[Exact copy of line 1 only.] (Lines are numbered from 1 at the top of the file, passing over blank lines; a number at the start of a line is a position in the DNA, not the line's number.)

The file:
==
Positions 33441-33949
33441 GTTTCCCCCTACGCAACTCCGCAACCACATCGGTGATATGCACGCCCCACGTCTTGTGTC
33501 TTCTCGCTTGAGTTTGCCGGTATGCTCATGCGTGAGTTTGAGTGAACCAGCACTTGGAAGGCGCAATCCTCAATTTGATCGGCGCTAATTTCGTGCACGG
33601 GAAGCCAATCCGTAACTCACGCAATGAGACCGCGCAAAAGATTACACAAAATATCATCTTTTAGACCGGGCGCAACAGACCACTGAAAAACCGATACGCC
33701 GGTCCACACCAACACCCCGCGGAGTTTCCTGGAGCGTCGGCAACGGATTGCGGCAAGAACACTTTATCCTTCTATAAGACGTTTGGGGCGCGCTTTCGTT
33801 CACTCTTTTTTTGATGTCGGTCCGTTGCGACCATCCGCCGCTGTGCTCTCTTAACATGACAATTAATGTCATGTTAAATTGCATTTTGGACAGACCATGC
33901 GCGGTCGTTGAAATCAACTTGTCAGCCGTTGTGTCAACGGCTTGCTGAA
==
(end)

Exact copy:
Positions 33441-33949